Originally published 12 February 2009

Valentine’s Day has come round again and we are being told how best to spend it with our loved one.


The newspapers give us tips on what to do to enhance the romance in our lives and of course, there are lots of adverts to advise us of the essential things we must buy to prove our love on this special day.

Did You Know?

There were several Saint Valentines and it was on their day, the 14th of February, when the birds were fabled to choose their mates. There have been many myths since that time. For example: – ‘The first person of the opposite sex to be seen on that day was assigned to a mock betrothal for a year’. Even if that was ever accepted and implemented it was almost certain to be abandoned long before the time was up.

Why, other than for commercial profit, do couples need this as a special day to express their devotion? Shouldn’t they be doing it all of the time? They already have birthdays, anniversaries, Christmas and Easter when the shops are full of cards that can be exchanged to cater for every kind of relationship. The only people that should be involved with Saint Valentine’s Day are individuals who are unattached.

Not so long ago, the custom was for a card to be sent to a certain member of the other sex who you were infatuated by but didn’t have the courage to do anything about it. These cards, often home-made, would express the feelings of the sender but would never reveal their identity.

They were rarely sent by post. More often popped in a letterbox when no one was at home or slipped unobserved into a coat pocket in a cloakroom. There was always a way! It was not unusual for children to send one to their teacher and I believe that many women, both married and single, regularly targeted their Doctor.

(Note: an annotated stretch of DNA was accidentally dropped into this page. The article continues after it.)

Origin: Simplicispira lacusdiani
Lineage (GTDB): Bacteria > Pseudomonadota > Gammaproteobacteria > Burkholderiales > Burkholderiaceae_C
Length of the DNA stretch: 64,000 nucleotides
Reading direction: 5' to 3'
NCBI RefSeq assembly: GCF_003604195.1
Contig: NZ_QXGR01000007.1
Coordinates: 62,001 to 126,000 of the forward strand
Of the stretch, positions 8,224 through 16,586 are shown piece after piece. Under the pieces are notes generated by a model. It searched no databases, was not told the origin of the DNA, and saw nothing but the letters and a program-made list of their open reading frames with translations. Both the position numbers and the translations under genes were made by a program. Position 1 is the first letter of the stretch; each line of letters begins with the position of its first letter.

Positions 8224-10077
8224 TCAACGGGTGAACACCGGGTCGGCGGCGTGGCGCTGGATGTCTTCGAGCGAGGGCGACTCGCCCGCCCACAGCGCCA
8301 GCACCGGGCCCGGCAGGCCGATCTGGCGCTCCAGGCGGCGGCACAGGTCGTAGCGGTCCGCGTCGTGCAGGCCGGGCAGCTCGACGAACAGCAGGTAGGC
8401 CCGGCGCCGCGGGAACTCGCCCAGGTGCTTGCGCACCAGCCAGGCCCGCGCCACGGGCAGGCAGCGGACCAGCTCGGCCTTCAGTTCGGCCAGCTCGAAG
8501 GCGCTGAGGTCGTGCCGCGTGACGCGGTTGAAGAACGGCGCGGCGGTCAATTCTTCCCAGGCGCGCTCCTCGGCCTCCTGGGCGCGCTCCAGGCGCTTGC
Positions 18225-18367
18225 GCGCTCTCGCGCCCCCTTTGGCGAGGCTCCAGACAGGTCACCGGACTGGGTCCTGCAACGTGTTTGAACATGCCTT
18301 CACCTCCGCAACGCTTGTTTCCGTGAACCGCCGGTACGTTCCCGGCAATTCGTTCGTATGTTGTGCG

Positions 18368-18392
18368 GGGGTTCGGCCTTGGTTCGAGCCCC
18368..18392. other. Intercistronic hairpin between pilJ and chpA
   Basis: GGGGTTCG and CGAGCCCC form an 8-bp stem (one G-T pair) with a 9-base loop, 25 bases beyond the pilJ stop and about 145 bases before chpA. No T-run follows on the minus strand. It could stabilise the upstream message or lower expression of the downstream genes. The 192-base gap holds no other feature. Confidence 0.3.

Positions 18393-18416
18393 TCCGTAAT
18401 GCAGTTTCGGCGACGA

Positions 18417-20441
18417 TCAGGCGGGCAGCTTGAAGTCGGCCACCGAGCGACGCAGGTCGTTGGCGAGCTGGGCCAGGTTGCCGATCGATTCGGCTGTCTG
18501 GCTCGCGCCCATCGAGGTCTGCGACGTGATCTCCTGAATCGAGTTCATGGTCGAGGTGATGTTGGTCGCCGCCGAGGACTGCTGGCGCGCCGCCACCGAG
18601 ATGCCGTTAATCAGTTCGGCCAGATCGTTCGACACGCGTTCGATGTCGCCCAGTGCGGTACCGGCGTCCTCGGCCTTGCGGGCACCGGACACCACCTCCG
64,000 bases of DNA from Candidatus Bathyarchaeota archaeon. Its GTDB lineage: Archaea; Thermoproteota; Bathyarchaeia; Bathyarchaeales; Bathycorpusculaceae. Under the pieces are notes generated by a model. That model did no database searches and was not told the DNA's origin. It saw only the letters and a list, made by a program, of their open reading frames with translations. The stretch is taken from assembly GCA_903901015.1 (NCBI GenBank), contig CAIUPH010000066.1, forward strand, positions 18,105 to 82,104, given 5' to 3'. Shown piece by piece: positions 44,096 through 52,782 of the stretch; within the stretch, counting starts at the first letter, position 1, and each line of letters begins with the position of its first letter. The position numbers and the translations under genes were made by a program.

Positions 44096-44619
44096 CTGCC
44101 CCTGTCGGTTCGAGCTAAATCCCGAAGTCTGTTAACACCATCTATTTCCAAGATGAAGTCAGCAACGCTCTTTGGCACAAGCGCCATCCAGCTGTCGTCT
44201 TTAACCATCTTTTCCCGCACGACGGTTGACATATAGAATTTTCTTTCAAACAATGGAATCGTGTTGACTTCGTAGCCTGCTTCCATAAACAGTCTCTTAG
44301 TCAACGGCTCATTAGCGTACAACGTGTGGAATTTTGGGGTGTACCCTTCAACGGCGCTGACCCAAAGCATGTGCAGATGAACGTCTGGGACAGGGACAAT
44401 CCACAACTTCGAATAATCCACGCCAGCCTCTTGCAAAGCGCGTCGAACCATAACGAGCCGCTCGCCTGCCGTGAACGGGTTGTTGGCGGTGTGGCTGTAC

At this time Saint Valentines was a fun day for most people. Single girls would boast about how many cards they received. They didn’t mind who they were from because it was never divulged. It might not have been quite so good for a married person to get one.

If it was not shown to their partner when it arrived they had a dilemma. Even if it was shared with them right away, they might still insist you had an idea who sent it and claim something must have been done to encourage them.

If it was kept from them for a while and it turned out they had sent it to you as a joke, an explanation was required as to why it had been withheld until now. It might then be construed that you had a good idea who it was from? A ‘no win’ situation that I am sure many married and bespoke young ladies had to deal with.

Girls and young women were far less approachable in those days than they are now. While many more boys and young men tended to be shy and reserved in their company. A Saint Valentine’s card gave both sexes an opportunity to express to someone they found fascinating exactly how they felt about them with no fear of any consequences. It was never meant to be a day for loving couples.

This event in our calendar, that hitherto has been linked to folklore and tradition and given excitement and pleasure to people in our towns and villages for many years, has become yet another victim of so called progress.

All such occasions had their own mystery and intrigue that added to the stimulation and fun on the day. It would seem, as things are nowadays, no one is able to indulge in the simple traditional pleasures of life without being exploited by the commercial barons who see everything as a means to profit.

Happy Valentine’s Day to all! Everyone, please do your best to make it an unpredictable and convivial time. If you receive a Valentine’s card, at least you will know there is someone out there who loves you!

valley lad – [FORTY-ONE]